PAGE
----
On International Women's Day, we hear from activist Margaret Itola Kabango about women's empowerment in Uganda. Margaret has been an Age Demands Action (ADA) campaigner for seven years, sits on the ADA steering group and before that she was...

Why I will never stop campaigning for gender equality



Margaret Kabango


On International Women’s Day, we hear from activist Margaret Itola Kabango about women’s empowerment in Uganda. Margaret has been an Age Demands Action (ADA) campaigner for seven years, sits on the ADA steering group and before that she was a department head in the Ministry of Health.

My name is Margaret. I am 72 years old and live on the outskirts of Uganda’s capital Kampala. For many years I have advocated for the rights of older people as a leader in my community, but to get here I have had to overcome the various barriers women like me face in society.

As an older woman, people presume that I am not knowledgeable enough, that the ideas I put forward are not worthy of attention or should be taken seriously. This ageism extends to policy – our decision-makers do not prioritise our needs. We are last on the list. In their eyes we are spent, we have had our share and should step aside for younger generations.

But this only reinforces negative attitudes towards older people when it should not be a competition between generations. Older women like me and girls growing up now in Uganda both face challenges. We can work together for the betterment of all women and girls. With the support of younger generations, it is older female leaders like me who can advocate for greater equality and empower the girls of today.

The importance of education for girls

 _206_https://www.helpage.org/silo/images/blogs/1882_1457369730.jpgThere is an expectation on girls in Uganda. Their life course is set out clearly ahead of them at a young age: you will get married in your teens, become a house wife and bring up your children. For many women, to stray from the path and break out of the shackles fastened by their gender takes opportunity, encouragement and hard work.

Education is key. Gender equality will remain elusive unless girls get schooling to develop leadership skills and the expertise needed to get ahead in life.

More than half (61%) of girls who go to school in Uganda drop out. Meanwhile, 57% have reported being absent due to their menstrual period and missing on average 11% of school time, according to a study of 140 schools by SNV and IRC. A lack of washrooms, no access to sanitary pads and bullying from their peers discourage them from attending, and the schooling they miss out is very difficult to make up.

We need to promote education. We need to put in place projects that enable girls to overcome barriers like these so they can attend school and strengthen their learning.

Women have the potential to measure up to and exceed their male counterparts, and there is no doubt that a woman could one day soon be the leader here in Uganda. Indeed, our country is making significant progress in terms of women’s political representation. At present, 35 women are in parliament, and the important role of speaker is held by Rebecca Kadaga.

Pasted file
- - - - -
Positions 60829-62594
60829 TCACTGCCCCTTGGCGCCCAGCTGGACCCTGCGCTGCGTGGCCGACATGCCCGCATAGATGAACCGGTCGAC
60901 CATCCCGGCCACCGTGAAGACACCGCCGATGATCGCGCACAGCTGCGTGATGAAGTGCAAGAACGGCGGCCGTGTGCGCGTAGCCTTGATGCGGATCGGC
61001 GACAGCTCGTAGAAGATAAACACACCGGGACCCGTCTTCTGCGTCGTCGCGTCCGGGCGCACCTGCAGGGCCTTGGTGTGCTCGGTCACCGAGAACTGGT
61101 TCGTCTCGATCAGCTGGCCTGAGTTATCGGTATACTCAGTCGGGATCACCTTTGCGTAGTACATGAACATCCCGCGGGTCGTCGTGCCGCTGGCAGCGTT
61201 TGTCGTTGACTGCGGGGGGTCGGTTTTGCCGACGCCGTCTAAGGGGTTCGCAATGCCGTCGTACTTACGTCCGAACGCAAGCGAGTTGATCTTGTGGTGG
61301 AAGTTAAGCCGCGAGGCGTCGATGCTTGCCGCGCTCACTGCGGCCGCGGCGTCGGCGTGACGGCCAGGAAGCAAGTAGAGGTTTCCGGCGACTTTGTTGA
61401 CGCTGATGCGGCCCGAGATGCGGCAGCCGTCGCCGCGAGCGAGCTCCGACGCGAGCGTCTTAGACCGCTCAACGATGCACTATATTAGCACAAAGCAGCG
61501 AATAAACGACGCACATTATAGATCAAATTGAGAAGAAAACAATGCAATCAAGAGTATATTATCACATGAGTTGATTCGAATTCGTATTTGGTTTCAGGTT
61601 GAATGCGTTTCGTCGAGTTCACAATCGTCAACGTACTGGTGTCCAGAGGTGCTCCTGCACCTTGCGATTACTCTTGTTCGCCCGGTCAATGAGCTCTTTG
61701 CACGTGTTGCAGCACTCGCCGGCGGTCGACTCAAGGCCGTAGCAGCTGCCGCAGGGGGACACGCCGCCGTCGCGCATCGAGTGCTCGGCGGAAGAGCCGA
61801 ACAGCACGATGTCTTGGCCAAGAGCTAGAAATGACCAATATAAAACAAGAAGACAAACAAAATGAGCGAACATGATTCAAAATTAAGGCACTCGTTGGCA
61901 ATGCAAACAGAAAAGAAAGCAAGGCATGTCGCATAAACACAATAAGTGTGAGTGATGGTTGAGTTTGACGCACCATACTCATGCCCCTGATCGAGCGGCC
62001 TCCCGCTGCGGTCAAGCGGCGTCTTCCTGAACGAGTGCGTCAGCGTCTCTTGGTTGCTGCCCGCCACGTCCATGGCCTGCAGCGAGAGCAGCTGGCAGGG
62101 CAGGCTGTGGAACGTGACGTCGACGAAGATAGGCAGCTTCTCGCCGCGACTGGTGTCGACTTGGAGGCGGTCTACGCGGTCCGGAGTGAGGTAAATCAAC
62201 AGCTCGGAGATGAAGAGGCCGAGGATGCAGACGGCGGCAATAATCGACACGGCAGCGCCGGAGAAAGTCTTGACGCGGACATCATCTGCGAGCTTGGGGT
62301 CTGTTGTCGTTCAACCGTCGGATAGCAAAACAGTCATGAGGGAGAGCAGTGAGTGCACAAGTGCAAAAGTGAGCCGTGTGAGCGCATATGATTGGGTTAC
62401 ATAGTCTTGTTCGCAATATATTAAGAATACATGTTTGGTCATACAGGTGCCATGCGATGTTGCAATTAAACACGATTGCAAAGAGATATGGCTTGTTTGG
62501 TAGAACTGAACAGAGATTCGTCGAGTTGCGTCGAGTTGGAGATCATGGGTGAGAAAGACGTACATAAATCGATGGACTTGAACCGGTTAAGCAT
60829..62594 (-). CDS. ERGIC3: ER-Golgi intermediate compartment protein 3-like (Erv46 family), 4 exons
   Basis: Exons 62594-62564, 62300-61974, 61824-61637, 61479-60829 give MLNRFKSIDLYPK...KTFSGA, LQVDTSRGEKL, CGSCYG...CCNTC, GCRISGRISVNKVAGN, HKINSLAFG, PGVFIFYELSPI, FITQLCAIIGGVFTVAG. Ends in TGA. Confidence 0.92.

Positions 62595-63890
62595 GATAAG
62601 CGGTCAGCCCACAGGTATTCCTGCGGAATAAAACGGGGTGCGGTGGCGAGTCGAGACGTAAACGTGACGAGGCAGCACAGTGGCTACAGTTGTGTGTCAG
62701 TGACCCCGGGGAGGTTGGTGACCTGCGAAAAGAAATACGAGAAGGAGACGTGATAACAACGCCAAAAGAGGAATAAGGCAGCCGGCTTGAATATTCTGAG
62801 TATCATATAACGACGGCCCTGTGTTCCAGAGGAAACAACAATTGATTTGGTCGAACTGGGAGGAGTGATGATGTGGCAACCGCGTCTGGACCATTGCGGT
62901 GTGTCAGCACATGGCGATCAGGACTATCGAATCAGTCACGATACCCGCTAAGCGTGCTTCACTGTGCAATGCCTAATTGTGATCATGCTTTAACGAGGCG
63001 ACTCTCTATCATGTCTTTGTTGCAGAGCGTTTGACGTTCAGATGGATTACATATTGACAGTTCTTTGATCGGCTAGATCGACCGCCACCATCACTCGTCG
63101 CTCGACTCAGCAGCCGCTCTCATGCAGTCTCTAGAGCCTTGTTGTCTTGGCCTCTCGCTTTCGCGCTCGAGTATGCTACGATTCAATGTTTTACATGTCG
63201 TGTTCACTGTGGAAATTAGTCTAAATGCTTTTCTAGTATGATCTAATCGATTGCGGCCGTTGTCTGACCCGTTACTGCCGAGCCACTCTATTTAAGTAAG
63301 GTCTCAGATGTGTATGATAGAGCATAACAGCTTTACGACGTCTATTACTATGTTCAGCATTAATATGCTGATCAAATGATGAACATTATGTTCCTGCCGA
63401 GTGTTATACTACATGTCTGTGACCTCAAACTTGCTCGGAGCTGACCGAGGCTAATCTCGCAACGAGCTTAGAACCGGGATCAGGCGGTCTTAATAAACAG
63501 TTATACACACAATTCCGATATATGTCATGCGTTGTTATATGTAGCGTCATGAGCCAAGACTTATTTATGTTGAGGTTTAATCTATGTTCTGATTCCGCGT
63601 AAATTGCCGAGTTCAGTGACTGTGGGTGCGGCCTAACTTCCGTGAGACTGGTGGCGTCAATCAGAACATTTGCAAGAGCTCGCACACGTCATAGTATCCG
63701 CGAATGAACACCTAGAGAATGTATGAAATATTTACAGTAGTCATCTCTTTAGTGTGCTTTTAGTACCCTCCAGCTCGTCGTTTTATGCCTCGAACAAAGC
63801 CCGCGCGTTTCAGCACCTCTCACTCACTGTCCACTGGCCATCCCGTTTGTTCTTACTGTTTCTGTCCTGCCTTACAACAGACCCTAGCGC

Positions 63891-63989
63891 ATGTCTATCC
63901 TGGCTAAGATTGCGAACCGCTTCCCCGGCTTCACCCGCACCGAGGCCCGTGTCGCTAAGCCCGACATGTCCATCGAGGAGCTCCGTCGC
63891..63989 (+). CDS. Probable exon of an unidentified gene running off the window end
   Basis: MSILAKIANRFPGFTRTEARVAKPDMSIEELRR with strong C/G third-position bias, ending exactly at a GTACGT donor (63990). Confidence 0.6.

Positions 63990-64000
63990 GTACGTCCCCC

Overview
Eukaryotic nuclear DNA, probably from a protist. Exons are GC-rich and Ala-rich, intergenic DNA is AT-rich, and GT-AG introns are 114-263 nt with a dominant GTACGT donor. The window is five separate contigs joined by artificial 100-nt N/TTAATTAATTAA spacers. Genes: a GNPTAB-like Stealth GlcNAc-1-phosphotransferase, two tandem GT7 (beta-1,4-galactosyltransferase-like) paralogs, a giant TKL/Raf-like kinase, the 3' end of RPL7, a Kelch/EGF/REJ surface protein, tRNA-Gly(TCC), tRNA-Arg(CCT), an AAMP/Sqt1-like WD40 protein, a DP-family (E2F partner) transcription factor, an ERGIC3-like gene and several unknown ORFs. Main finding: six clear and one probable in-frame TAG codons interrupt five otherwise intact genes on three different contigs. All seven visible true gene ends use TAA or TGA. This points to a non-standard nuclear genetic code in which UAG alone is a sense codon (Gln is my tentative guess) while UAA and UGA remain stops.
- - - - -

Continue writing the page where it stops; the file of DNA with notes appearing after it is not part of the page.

If a girl says she wants to be president, no one should doubt her. I am inspired by and look up to current President of Liberia Ellen Johnson Sirleaf and India’s third Prime Minister Indira Gandhi with great admiration.

Learning for older women

For older women, life-long learning should be encouraged to build their confidence and capacities. Joining up with other women in older people’s associations provides the opportunity to share ideas and expertise, to help people claim their rights and to boost income through group saving schemes and money-generating projects.

You can look to your family too – I make the most of my tech-savvy children and grandchildren to help me get to grips with the ever-changing world of the internet. This support is invaluable and provides a great platform for intergenerational dialogue.

Older women must not neglect the supporting role they have to play with younger generations too. They must encourage the girls under their care to go to school and take education seriously.

African Union and women’s rights

The African Union has made 2016 the Year of Human Rights, with a special focus on women. This is something I very much welcome, as there is much that African governments can do to protect the rights of older women.

Countless women across Africa are victim to domestic abuse – violence that becomes normality in the lives of both young and old. The 2006 Uganda Demographic and Health Survey found that two-thirds of women experience abuse from their partners, and the lesser educated population is more likely to fall victim. Likewise, we need to be able to claim our property rights and entitlement to decent shelter – women’s lack of economic empowerment can leave them marginalised when it comes to land ownership.

These women need protection. They need access to pensions to alleviate their poverty, and they need the availability of health services catered to their specific requirements.

Persistence leads to positive outcomes

So long as I am functionally able, I will never stop campaigning for gender equality. I cannot lapse in my efforts while there is work yet to be done, while equality remains uncertain for generations now and in the future.

Join Margaret and become an Age Demands Action campaigner.